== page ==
At my daughter’s graduation from the University of Delaware this June, University President Patrick Harker warned that “the machines are coming for you.”

An unsettling message, especially for a parent who just paid for a college education.  But President Harker is not alone in this opinion.  There is a prevailing opinion that we are in an era of technological unemployment – that technology is increasingly making skilled workers obsolete.

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The specter of losing jobs to automation has haunted us since the 19th century Luddites tried to protect their livelihoods by smashing machines.  In the 1980s, economist Wassily Leontief feared that new technology would displace workers just as it had replaced horses.

But widespread, long-term technological unemployment simply hasn’t materialized. Instead, technology-driven increases in productivity are leading to the creation of less-expensive goods and services, and the resulting demand is increasing employment throughout the U.S. economy.  Technology and job creation have gone hand-in-hand – with productivity and employment rising together over the decades.

It’s time to examine the facts and begin to, hopefully once-and-for all, kill the myth that technology harms job creation.

SIIA asked the economist and former Under Secretary of Commerce Robert J. Shapiro to conduct a thorough and extensive analysis of the latest government statistics  to assess the software industry’s economic impact.  It shows that software-related businesses, directly and indirectly, are responsible for $450 billion of output, 15.4 percent of our nation’s growth-generating productivity gains, and 12.2 percent of our annual total fixed capital investments.

The study also clearly shows the global leadership of U.S. software companies.  About 12 percent of U.S. software production is exported, totaling over $50 billion in 2012.  Since 2006, exports of software and related services have grown nearly 50 percent faster than all U.S. exports.

What about the big question – the impact on jobs?  The study shows that the software industry contributes to employment in three important ways. 

Currently, it directly employs 2.5 million workers, up from 778,000 in 1990, a growth rate consistently surpassing overall job growth.  The software industry’s direct contribution to employment has grown from 0.9 percent in 1990 to 2.2 percent today.  In addition, software companies generate jobs by purchasing the products and services needed to run their operations.  U.S. software companies consumed $212 billion in goods and services produced by other industries, supporting an additional 1.1 million jobs.  Shapiro found that every 10 software jobs supports five more jobs in other industries.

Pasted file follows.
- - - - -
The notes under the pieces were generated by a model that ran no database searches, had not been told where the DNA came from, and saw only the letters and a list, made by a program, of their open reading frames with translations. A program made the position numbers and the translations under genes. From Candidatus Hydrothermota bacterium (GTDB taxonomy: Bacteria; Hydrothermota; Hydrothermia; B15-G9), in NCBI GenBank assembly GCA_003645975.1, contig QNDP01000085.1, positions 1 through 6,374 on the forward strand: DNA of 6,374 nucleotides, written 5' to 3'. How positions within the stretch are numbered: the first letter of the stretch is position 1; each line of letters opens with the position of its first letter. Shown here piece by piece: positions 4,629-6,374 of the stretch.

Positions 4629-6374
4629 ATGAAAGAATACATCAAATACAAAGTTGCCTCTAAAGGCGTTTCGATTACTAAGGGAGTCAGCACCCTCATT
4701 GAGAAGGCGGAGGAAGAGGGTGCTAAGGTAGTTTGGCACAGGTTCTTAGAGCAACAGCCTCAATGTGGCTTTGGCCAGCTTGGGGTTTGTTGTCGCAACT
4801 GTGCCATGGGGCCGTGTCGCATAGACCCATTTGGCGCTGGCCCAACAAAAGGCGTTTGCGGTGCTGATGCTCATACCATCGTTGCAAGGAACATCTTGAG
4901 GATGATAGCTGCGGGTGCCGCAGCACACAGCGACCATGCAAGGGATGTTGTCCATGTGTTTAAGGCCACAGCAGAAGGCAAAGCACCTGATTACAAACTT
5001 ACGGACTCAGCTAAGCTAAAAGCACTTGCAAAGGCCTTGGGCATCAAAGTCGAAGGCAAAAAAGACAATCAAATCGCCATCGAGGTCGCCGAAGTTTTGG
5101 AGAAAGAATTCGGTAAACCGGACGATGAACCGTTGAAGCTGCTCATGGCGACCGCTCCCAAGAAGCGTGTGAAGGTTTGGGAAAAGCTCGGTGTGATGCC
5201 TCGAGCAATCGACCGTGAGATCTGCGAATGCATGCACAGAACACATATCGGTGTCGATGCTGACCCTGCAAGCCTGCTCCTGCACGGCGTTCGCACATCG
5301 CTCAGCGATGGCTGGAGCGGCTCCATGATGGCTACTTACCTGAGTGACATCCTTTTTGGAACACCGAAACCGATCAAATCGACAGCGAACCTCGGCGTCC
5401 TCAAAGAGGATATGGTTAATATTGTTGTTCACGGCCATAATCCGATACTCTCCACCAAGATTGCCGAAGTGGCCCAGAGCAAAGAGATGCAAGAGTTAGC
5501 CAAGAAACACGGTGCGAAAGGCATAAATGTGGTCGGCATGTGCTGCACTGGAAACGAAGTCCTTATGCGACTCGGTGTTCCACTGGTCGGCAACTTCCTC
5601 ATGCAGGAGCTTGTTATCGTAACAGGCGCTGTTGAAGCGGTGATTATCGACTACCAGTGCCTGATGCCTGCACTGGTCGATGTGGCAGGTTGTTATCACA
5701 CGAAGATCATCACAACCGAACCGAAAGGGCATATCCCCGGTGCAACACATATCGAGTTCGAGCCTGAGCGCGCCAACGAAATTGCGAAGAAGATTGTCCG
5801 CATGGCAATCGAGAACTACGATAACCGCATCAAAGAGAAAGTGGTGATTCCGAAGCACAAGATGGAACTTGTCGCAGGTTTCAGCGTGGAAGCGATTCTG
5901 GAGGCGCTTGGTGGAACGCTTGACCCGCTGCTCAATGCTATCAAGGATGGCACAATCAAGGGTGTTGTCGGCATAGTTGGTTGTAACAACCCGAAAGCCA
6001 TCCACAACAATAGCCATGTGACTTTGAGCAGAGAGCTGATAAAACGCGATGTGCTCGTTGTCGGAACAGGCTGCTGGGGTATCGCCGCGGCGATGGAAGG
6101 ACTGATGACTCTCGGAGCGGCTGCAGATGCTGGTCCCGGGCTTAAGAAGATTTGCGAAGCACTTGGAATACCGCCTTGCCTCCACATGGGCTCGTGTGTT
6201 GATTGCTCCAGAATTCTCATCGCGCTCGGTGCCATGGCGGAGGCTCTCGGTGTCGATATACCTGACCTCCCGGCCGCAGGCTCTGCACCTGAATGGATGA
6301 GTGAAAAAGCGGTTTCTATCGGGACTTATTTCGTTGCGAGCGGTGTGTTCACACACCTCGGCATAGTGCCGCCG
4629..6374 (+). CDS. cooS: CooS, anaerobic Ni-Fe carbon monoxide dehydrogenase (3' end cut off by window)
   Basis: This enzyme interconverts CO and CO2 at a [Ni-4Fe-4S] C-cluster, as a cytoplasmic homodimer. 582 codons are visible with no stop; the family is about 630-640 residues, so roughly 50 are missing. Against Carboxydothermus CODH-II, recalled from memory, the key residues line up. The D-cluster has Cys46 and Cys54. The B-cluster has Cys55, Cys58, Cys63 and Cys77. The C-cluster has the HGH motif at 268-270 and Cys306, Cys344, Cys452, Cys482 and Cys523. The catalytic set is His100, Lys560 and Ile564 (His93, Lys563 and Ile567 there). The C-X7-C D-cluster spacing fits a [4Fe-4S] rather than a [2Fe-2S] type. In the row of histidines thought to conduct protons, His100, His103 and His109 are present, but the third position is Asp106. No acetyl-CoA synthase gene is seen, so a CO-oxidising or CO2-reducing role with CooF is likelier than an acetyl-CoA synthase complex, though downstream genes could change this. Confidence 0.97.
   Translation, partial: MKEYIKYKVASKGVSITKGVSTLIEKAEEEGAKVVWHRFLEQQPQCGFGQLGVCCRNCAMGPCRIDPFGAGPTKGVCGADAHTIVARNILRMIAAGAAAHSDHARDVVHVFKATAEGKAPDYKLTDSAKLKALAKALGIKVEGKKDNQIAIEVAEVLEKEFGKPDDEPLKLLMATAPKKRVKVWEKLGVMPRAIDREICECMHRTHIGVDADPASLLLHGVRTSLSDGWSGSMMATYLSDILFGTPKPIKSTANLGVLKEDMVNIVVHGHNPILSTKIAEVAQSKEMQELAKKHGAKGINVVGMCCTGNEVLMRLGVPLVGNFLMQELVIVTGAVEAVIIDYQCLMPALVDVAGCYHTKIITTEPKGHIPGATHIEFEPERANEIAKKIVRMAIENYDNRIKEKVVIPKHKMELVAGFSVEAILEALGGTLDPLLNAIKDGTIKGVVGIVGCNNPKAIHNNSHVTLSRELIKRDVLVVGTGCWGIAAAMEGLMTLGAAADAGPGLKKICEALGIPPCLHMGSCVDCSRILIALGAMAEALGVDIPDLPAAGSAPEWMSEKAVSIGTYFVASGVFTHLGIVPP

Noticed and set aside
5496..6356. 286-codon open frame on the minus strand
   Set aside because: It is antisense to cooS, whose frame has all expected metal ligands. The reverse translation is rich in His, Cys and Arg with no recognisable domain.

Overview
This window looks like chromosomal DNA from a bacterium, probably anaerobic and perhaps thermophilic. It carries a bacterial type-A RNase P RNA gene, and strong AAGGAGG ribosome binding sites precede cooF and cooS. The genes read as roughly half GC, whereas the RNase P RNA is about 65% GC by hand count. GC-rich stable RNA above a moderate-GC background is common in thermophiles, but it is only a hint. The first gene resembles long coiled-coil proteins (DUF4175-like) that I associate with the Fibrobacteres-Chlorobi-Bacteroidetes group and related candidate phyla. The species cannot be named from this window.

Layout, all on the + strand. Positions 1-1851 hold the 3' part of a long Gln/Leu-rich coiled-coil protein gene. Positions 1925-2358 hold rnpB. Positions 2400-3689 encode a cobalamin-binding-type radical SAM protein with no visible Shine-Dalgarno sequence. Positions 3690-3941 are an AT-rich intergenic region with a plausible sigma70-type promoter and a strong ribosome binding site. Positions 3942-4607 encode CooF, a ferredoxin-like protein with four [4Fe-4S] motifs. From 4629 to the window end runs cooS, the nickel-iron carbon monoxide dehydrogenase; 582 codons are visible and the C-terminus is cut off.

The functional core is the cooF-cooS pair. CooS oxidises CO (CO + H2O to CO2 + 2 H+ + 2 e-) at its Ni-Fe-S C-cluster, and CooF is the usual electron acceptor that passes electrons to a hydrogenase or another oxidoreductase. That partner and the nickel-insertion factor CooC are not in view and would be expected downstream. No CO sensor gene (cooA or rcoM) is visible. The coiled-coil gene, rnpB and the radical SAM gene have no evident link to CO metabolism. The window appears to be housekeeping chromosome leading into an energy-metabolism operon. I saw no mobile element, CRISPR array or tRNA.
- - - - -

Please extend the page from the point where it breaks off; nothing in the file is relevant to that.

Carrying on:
Finally – and this is the real myth-killer – the software industry creates jobs in industries that purchase and use software.  Shapiro analyzed the relationship between investments in software and job creation by industry, from 1997 to 2012, and found a significant correlation between those investment and employment gains.  

By increasing productivity – enhancing an industry’s efficiency and expanding its capacity for innovation – software helps companies expand their production and, in many case, increase their employment. 

Just look at how all these factors worked together to increase employment in 2012.  In that year direct employment in the software sector grew by 128,000 positions.  In addition, demand by software companies for goods and services produced by other industries increased by about $8.2 billion; helping create another 43,800 new jobs.  Increases in productivity associated with the use of software expanded the GDP of other industries by over $100 billion, supporting 850,000 new jobs. 

The widespread fear that robots will take our jobs simply isn’t borne out by the facts.  The use of software both creates and displaces some jobs, and the net result has unquestionably been more jobs.  Of course, the jobs created by investments in software often require different skills than those possessed by existing workers – and this dynamic should be seen as strong justification for policymakers to expand access to job retraining programs and investments in scientific, technical, engineering and mathematics education.

Delaware University’s president concluded his address with the advice “embrace and to exercise the creativity that is our human domain alone." Indeed – and also, remember that technology plays a vital role in allowing us to exercise that creativity – and thus is here not to take our jobs, but to help us do them better.

MacCarthy is vice president of Public Policy for the Software & Information Industry Association (SIIA) and an adjunct professor at Georgetown University.